11 To Remember 2016 Howard Bossen

Markéta Luskačová came to the West in the early 1970’s from
Czechoslovakia. Leaving her communist controlled homeland she took little
but her finely honed eye influenced by photographers such as her beloved
Josef Sudek and a profound ability to see humanity, dignity and warmth
where others see only poverty, homelessness and depression. While the
world of the street musicians she photographed years ago no longer exists,
in her black and white images one can sense a range of emotions from
despair to joy and even to ecstasy as the music floats through the working
class streets of the city. How else can one describe the emotive quality
in Man Singing in Brick Lane where with arms outstretched, shirt collar
unbuttoned and tie askew, head raised toward the sky the joy of singing
manifests itself?

In many of the photographs the musicians seem lost in themselves;
the music has overtaken them and no matter how troubled their lives may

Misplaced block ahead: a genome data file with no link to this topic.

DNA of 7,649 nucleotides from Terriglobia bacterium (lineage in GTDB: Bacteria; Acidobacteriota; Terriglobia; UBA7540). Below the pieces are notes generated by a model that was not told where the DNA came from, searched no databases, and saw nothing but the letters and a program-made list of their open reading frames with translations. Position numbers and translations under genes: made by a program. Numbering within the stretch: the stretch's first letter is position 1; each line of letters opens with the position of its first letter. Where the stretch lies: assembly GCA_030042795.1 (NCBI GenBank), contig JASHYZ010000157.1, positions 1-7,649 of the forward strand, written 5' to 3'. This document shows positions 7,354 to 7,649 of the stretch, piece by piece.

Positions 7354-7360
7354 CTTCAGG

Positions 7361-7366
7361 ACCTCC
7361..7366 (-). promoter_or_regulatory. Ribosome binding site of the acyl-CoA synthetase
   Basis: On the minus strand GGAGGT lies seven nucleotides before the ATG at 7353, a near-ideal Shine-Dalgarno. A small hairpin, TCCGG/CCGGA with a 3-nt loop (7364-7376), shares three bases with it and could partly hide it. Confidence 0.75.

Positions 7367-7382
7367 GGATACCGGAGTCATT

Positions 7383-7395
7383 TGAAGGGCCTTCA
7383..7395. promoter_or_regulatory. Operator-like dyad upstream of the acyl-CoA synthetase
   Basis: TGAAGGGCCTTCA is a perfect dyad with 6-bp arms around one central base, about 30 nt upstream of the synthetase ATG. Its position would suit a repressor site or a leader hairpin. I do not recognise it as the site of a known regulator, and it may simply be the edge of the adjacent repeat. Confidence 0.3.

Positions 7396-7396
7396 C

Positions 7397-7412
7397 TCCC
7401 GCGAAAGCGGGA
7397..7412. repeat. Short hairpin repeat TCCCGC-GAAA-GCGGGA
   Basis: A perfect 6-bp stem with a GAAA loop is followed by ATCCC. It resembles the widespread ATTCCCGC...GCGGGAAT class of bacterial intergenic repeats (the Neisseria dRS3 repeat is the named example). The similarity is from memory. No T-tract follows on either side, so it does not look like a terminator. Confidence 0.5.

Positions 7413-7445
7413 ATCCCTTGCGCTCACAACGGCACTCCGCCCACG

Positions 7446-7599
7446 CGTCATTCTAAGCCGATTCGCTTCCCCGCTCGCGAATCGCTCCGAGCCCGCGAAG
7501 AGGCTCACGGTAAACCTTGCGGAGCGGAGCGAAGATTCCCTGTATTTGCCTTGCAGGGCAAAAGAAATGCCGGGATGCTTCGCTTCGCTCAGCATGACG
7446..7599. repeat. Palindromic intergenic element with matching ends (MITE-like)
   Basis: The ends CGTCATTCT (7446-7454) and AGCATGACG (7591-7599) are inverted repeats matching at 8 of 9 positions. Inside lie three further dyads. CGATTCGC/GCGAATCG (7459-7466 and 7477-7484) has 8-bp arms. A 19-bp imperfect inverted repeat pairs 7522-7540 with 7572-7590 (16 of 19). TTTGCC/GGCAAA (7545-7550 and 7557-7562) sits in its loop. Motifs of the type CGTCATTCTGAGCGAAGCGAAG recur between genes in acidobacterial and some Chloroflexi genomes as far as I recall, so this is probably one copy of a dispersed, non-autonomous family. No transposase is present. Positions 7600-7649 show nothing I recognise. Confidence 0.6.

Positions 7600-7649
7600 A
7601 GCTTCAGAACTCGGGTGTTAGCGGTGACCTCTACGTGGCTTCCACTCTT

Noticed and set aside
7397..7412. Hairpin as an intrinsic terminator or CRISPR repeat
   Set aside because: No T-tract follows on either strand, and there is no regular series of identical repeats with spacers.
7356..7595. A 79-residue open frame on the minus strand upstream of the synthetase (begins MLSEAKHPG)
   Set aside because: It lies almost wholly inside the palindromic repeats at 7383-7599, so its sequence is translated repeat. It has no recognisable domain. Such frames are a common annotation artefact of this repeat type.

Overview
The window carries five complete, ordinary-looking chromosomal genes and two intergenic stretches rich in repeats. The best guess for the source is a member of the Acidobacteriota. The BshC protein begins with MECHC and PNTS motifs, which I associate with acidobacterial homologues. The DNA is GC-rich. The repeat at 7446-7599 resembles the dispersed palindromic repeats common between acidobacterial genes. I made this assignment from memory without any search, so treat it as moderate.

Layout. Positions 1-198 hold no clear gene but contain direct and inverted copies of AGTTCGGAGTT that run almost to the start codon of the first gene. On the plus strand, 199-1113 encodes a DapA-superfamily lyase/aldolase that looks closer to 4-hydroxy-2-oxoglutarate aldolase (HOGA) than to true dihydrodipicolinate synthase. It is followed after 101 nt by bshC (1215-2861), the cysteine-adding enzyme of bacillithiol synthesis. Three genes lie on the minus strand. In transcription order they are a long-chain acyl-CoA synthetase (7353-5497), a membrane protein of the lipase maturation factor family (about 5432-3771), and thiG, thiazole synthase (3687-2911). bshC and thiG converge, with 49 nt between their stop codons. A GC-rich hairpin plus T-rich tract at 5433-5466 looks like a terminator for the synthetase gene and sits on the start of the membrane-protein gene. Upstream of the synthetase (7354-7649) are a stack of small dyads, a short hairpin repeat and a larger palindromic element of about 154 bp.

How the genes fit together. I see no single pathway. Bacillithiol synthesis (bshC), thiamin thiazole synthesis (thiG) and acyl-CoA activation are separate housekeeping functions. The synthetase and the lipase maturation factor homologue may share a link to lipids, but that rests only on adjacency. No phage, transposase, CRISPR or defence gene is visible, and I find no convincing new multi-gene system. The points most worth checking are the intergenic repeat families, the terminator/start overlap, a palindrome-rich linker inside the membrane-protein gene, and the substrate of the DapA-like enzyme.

be, the joy of being alive and making music comes through. In others there
is a direct and penetrating eye contact between subject and photographer
revealing a tender humanity captured in a fleeting moment. In some there
is playfulness where children ”mug" for the camera while the musician
takes little notice. In all there is a masterful sense of composition combined
with a beautiful use of light, resulting in strong, yet often stark images.
Today, the streets, the people and the culture have been transformed.
While Luskacové's old street musicians are long gone, her images keep
the tradition alive. In these beautiful photographs the music of the street
musicians can still be heard.

Howard Bossen